A recent Asian Pacific American Heritage Month event at the University of Illinois marked the first time that members of the University and the Champaign-Urbana community united to celebrate in APA Heritage in an effort organized by several campus and community groups. The celebration emphasized the diversity of the Asian Pacific American community, which is composed of over fifty distinct cultural groups around the United States, said Elana Schuster, graduate student in social work and intern at the Asian American Cultural Center.
For more than 30 years, the Rafael Hernández School in Roxbury public school has taught science, math, and other subjects in Spanish and English, drawing students from across the city. But much of the city, including many children already enrolled at the Hernández, could be blocked from this multicultural experience a year from September. To save on busing costs, Superintendent Carol R. Johnson has proposed restricting access to the Hernández to only a few neighborhoods.
This week on the Learning the Language blog, Mary Ann Zehr writes, "In her self-syndicated column, Esther J. Cepeda, a Latina, vents her frustration that more people in a graduate class she took on strategies for teaching English-language learners didn't share her distaste for bilingual education. Ms. Cepeda was a bilingual teacher in two Illinois school districts for a short stint and fought for Spanish-speaking students to be integrated into classes with native-English speakers and taught in English, according to a previous column she wrote."
It is easy to overlook the maroon building on Beach Park Boulevard in Foster City. But if one listens closely to the breeze as it meanders across the nearby promenade, it is possible to hear voices singing in Arabic, and only then is it clear that those who are seeking the Muslim Children's Garden have found the right place. Every weekday, some 30 children from throughout the Bay Area gather here to attend pre-school and kindergarten at the only Islamic school in San Mateo County.
Since the recession began in December 2007, more than 5 million jobs have been lost. Callers are inundating literacy agencies because they realize they can't compete in this difficult job market without a GED. At the same time, many of those callers are forced to recognize and admit their inability to read simple documents, including a job application.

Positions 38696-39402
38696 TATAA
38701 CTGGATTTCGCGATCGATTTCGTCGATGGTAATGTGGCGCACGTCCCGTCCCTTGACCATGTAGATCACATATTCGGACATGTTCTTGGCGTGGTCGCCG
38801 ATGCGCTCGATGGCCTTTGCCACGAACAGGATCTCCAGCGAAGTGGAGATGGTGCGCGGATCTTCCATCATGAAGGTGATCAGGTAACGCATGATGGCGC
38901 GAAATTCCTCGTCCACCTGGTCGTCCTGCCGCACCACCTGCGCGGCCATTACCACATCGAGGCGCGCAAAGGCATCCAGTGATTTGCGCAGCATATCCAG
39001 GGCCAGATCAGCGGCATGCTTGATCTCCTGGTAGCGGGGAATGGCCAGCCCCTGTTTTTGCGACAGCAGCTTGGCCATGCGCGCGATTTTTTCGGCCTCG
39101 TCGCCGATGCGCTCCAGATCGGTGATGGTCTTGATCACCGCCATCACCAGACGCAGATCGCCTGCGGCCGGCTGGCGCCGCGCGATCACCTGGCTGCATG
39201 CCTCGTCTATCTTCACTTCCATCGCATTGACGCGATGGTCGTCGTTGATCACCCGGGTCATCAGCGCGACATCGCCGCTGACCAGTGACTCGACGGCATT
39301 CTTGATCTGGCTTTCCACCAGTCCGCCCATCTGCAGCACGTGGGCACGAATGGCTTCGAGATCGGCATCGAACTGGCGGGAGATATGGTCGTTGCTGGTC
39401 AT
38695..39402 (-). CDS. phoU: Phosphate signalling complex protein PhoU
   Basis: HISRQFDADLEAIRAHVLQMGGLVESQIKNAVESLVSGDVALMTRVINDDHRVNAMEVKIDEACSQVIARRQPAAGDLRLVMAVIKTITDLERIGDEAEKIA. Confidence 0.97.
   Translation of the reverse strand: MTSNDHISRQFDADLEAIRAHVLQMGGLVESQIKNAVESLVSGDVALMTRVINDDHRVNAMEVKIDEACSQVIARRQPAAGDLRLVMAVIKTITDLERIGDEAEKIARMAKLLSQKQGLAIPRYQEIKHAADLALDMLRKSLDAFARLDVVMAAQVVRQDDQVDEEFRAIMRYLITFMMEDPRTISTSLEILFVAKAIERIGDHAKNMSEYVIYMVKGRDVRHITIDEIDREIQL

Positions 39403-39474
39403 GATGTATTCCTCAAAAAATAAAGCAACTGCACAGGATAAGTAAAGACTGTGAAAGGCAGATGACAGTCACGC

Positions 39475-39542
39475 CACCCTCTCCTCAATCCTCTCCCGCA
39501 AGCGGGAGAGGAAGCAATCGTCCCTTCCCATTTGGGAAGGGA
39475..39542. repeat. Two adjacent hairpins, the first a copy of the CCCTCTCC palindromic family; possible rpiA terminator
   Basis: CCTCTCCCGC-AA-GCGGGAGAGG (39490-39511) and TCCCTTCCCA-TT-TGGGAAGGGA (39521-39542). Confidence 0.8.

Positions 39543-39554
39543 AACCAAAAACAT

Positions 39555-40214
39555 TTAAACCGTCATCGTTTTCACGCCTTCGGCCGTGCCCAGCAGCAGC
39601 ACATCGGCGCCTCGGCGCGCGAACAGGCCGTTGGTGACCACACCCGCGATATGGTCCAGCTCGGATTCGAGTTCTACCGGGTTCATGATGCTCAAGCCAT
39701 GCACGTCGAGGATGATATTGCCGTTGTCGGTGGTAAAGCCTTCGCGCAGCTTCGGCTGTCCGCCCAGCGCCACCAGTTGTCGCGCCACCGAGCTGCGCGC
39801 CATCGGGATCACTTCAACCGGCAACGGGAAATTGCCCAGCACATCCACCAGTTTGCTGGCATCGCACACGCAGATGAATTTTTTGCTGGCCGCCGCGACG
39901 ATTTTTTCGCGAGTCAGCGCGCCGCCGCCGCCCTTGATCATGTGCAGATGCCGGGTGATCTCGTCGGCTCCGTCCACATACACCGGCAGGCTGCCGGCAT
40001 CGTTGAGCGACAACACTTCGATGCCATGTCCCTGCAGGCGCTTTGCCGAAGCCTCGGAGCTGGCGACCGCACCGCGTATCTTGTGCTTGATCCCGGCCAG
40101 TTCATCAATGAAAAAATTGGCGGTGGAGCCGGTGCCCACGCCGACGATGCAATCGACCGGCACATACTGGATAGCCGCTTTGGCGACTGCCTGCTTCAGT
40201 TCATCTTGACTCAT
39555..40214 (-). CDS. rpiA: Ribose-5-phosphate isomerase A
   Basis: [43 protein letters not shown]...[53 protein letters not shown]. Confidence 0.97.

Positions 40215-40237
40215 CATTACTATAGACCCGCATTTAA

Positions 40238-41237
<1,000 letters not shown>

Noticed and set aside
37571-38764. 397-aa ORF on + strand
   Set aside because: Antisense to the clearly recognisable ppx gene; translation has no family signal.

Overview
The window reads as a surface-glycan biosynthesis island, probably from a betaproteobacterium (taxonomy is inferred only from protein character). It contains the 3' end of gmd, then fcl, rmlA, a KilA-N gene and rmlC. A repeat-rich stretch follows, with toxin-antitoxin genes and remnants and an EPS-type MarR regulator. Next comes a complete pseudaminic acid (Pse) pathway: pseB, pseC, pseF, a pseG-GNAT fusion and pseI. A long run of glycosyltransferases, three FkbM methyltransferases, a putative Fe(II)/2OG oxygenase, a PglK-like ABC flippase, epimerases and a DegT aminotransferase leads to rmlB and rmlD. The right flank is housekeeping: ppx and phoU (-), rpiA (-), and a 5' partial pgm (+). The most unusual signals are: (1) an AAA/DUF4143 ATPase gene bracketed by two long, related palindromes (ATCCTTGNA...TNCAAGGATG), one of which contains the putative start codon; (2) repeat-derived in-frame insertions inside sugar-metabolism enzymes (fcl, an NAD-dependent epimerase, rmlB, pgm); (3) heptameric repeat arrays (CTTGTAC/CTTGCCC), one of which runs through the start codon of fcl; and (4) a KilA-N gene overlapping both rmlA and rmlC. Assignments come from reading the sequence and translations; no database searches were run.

For the first time, a detailed portrait of America's least literate adults is emerging. About 30 million people — 14 percent of the US population 16 and older — have trouble with basic reading and writing. Correlating factors that were explored in a new government report include poverty, ethnicity, native language background, and disabilities.
After 20 years of sporadic English classes, Esperanza Marrufo still stumbles over the language, exasperated when unable to find the right word. "Part of my problem is…I can't express myself!" said Marrufo, 43, in her native Spanish. "I want to keep practicing so I can enter fully into American society." Though that desire is shared by thousands of immigrants — even as critics often chastise them for not integrating quickly enough — opportunities to learn English are harder to come by in Illinois, according to a study released Monday.
Fifth-graders who feel they've been mistreated because of their skin color are much more likely than classmates without such feelings to have symptoms of mental disorders, especially depression, a study suggests. There is evidence that racial discrimination increases the odds that adolescents and adults will develop mental health problems, but this is the first study to examine a possible link in children of varied races, says Tumaini Coker, the study co-author and a RAND Corp. researcher and UCLA pediatrician.
A new program in Minnesota is aimed at teaching both children, and their parents, English. District 112 in Carver County had pieces of its Family Literacy program in place for the past five years, but this is the first year officials brought classes for children from birth through kindergarten, together with parenting classes at the District Education Center.
Five years ago, Keicha Muriel only knew three words of English: "how," "are" and "you." Now she is fluent in the language and will graduate in May from Rowan University with a bachelor's degree in civil and environmental engineering. Muriel, 21, moved from San Juan, Puerto Rico, to South Jersey at age 16. Soon after her arrival, she enrolled in entered high school where she attended ESL classes. Although she knew very little English at the time and had to adjust to the culture shock, she applied herself and learned the language.